Directed by Joan Freeman
Starring Melissa Leo, Dale Midkiff, Julie Newmar
The problem with winning an Academy Award is that all the skeletons in your closet suddenly re-appear out of nowhere. This is one I’m sure Melissa Leo wishes would have stayed there.
Cookie (Melissa Leo) and her brother escape from their abusive home and runaway to New York City. At the bus station they meet Duke (Dale Midkiff) who is a pimp and he charms Cookie into going to work for him. Everything seems fine, at least as much as can be expected, until one of Duke’s streetwalkers threatens to quit, and he nearly beats her to death. Cookie decides she’s had enough and runs away with an infuriated Duke giving chase and not caring who gets in his way. Oh, and Julie Newmar is in the movie for about five minutes in all.
This concept has been played over and over again to varying success. Cookie is supposed to be the sympathetic lead, Duke the heavy-handed protagonist and Queen Bee (Julie Newmar) the street hardened and wise elder. The problem is that there isn’t any reason to care about ANY of the characters. Any time we see Cookie or any of the other girls in Duke’s employ they just act like everything is business as usual. There isn’t any sense of danger in their lives leading up to the incident. This movie is so by the numbers that the numerical sequence could be any random combination of digits (except for 4,8,15,16,23,42, they are awesome incarnate).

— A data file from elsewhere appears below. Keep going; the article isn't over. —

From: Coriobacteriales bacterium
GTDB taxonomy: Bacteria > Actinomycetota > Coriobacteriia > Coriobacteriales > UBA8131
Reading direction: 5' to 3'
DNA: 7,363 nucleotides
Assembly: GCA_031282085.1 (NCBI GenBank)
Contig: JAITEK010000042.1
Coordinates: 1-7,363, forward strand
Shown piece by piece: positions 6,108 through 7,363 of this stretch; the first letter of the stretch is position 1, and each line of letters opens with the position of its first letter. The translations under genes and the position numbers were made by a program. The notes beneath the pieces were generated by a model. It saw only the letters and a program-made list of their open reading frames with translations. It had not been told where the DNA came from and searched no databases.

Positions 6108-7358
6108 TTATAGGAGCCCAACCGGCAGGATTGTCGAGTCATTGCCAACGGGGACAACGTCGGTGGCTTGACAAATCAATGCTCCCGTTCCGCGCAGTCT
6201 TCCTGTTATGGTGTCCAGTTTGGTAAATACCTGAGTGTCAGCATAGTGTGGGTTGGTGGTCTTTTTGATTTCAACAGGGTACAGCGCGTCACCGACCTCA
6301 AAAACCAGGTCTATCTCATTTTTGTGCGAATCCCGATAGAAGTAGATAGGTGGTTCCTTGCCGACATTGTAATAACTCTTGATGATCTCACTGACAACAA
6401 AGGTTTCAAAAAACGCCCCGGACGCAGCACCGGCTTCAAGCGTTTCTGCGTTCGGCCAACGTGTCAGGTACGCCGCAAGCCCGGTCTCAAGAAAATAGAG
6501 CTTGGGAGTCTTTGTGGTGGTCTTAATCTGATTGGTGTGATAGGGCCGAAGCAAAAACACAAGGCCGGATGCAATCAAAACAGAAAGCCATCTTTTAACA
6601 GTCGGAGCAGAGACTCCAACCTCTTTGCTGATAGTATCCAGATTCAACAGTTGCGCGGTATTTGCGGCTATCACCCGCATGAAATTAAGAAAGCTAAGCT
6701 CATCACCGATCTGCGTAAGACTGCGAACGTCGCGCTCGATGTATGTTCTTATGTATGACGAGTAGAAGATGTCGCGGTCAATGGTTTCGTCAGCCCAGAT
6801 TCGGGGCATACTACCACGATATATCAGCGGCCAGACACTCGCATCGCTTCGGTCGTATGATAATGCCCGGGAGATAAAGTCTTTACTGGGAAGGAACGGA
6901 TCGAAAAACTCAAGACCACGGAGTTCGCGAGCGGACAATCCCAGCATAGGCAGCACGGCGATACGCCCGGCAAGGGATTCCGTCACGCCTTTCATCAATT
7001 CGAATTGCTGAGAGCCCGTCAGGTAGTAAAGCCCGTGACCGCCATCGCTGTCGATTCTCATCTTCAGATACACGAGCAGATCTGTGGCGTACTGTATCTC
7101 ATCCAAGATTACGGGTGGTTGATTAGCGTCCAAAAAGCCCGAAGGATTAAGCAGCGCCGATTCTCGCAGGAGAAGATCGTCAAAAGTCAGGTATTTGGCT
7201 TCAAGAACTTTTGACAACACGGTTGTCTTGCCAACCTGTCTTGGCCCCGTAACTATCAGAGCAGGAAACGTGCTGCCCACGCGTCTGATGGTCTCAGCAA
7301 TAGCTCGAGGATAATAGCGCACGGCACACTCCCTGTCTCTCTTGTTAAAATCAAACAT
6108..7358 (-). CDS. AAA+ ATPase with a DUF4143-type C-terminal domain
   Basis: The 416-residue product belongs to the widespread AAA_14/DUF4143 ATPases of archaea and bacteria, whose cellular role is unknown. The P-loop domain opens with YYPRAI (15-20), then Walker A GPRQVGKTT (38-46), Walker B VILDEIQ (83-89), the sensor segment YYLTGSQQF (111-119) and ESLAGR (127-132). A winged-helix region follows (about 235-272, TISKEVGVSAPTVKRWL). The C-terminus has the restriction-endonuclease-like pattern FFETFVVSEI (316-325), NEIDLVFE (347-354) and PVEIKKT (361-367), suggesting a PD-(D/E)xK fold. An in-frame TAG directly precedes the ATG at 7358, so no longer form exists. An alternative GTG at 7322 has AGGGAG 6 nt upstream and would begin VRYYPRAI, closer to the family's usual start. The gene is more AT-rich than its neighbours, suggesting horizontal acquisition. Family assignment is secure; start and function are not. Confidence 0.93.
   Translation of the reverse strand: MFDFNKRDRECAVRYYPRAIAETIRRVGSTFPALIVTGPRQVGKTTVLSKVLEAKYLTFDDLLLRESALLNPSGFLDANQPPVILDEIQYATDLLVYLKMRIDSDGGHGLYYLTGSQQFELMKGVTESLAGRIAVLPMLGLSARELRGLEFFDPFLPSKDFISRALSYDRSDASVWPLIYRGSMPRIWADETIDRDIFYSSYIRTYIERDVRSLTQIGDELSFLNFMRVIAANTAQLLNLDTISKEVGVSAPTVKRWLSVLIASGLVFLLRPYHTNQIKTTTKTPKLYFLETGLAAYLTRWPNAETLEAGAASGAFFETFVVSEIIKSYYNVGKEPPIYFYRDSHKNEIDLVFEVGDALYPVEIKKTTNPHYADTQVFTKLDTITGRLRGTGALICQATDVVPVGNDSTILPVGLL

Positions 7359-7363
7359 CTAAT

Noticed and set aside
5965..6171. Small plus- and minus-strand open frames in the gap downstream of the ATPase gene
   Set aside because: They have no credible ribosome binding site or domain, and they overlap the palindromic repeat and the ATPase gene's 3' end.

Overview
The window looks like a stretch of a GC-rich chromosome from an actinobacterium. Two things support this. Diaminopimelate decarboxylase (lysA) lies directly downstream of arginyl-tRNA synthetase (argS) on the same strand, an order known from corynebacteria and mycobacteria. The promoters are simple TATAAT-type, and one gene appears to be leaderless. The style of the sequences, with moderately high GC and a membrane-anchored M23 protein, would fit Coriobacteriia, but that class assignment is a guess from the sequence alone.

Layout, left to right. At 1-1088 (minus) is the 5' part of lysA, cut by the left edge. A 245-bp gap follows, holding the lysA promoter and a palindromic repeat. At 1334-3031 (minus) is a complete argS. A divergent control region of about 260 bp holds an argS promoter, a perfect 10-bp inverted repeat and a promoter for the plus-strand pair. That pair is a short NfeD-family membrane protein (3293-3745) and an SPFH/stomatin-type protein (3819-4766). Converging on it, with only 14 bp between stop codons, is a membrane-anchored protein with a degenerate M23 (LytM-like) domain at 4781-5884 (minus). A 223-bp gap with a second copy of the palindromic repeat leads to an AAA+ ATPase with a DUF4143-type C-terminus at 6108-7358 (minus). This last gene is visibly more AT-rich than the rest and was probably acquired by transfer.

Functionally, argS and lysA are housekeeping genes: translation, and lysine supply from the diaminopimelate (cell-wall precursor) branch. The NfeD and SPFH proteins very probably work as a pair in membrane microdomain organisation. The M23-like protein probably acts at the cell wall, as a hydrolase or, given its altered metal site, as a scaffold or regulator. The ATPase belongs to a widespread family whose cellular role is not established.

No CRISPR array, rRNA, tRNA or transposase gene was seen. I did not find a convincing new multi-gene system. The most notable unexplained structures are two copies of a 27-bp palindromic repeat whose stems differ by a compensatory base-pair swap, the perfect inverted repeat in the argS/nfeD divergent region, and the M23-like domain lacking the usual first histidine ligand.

Yes, we do get to see Melissa Leo topless, several times. But there is nothing titillating about these scenes. They play very sterile and matter of fact, especially the first scene. Throw on top of all this clutter a very dated soundtrack and you have one craptastic piece of cinema.
It’s about what you’d expect from a Shout Factory release: anamorphic widescreen in a 1.78:1 ratio. Nothing spectacular.
Once again the audio is nothing spectacular. I searched all around (meaning I checked one website then said, “f*** it”) but could not find info on the audio. I’m pretty sure it’s Dolby.
The Packaging and Special Features
The packaging is a simple clear clam shell case but the insert is dual sided with the original 1985 photo cover. Along the top is a banner that reads “Roger Corman’s Cult Classics.” On the opposite side is a new photo cover prominently featuring Melissa Leo.
The special features are almost non-existent. Of course there is the required audio commentary and trailers but these items are so commonplace on DVDs these days they barely register as “special features.”
All in all this is not a very good movie. Apparently some think it is a “cult classic” but really this is a studio taking advantage of someones success.
Overall (Not an Average)
The Movie 2/10
The Video 5/10
The Audio 5/10
The Packaging and Special Features 2/10
Overall (Not an Average) 2/10